Monday, August 23, 2010

Deca: Claustrophobia (Labyrinth Records, 1989)

"Soundtracks for imaginary films". The expression is much abused, but rarely fits as much as in this case. "Claustrophobia" is a deeply atmospheric record, polarized in a gloomy cyberpunk direction which easily recalls of Gary Numan's most disquieting soundscapes. But the darkness here goes further, entering the realms  of industrial music: though the sonic palette is quite different, Kirlian Camera's evocative halo is often behind the corner.
Don't think of some dull minimal-wave record, anyway. This synth-only music always shows an admirable sonic care, much far from the stereotypical amateurish sound of the Italian 80s underground. There's a strong attention to melody and timbre, and many solutions remind of progressive artists such as Goblin or J.M. Jarre: not the kind of influence usually found in post-punk stuff. Moreover, the programming work on percussions is impressively layered: the repetive metallic patterns of the synthetizers create a hypnotic rhythmic jungle which hides secret melodies right in the beats.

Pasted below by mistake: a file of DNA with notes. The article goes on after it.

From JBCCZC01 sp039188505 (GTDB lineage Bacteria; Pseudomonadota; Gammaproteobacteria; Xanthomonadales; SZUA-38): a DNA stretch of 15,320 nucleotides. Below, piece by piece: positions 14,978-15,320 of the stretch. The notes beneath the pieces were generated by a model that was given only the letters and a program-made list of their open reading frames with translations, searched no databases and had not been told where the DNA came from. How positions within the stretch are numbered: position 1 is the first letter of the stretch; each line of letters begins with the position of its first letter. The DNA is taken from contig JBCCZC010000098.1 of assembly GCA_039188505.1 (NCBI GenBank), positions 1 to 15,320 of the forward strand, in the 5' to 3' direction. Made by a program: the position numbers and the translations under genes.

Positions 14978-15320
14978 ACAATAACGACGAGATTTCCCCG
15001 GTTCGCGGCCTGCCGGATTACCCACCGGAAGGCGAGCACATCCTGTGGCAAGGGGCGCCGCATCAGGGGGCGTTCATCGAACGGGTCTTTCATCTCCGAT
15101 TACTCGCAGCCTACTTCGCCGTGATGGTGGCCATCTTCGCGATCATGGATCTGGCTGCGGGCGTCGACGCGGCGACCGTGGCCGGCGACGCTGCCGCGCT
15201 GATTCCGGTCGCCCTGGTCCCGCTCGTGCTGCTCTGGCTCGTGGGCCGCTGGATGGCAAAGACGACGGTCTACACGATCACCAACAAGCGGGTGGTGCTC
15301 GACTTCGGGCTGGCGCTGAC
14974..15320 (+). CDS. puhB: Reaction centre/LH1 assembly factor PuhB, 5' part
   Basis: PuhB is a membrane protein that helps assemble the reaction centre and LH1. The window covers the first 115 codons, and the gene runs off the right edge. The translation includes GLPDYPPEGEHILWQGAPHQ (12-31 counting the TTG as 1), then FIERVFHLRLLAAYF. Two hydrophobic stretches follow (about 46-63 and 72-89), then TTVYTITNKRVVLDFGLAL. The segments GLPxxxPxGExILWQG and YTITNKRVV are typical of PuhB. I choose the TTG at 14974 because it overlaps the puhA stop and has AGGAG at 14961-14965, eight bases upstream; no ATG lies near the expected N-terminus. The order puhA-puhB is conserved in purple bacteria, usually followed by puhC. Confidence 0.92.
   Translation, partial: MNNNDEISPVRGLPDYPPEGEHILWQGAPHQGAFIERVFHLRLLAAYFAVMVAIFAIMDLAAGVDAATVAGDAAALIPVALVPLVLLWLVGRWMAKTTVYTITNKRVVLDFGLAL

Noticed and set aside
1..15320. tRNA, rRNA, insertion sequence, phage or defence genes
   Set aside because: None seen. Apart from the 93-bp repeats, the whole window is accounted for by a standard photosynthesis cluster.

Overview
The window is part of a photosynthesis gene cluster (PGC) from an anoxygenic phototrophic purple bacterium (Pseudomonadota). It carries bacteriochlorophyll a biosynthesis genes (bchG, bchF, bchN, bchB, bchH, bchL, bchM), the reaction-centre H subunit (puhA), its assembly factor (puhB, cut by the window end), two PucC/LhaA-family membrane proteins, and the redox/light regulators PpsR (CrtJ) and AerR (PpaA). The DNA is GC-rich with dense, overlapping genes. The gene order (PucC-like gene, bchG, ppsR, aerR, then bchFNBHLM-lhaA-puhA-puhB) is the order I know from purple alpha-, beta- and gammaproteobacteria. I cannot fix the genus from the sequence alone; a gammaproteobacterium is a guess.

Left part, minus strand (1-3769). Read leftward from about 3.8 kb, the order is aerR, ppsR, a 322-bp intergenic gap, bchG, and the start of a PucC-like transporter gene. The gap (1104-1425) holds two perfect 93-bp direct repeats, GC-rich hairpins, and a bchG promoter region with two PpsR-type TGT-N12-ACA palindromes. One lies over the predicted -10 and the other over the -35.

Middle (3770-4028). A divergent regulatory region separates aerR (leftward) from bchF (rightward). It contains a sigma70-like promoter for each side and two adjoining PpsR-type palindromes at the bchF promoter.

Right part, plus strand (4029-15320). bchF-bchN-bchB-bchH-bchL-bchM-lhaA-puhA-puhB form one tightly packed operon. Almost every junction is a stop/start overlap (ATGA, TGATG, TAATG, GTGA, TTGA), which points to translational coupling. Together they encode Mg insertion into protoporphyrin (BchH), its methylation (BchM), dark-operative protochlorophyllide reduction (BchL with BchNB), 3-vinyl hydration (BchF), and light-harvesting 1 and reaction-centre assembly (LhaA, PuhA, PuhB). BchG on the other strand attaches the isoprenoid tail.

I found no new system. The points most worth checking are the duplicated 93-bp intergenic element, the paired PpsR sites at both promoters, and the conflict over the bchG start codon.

Some tracks feature vocals, quite unkempt as a matter of fact. They sound as if they were the usual awfully-pronounced English of Italian darkwave, but they are just meaningless syllabes - a fake idiom the author baptised "tecnoi".

Deca's is a project of Federico De Caroli's, started in the early Eighties. "Claustrophobia" is his third album, marking the depart from a Cosmic Couriers-style composition towards a darker and more personal sound. He went on along this direction, publishing many other works and attracting a small but devoted cult following.  He's still active today.


  1. Inframorte
  2. Carnal Flowers
  3. Timewarp
  4. Private Panic
  5. Cathedral of Nightmares
  6. Liquid Animals
  7. Claustrophobia
  8. Metamorphosis
Download (192 kbps)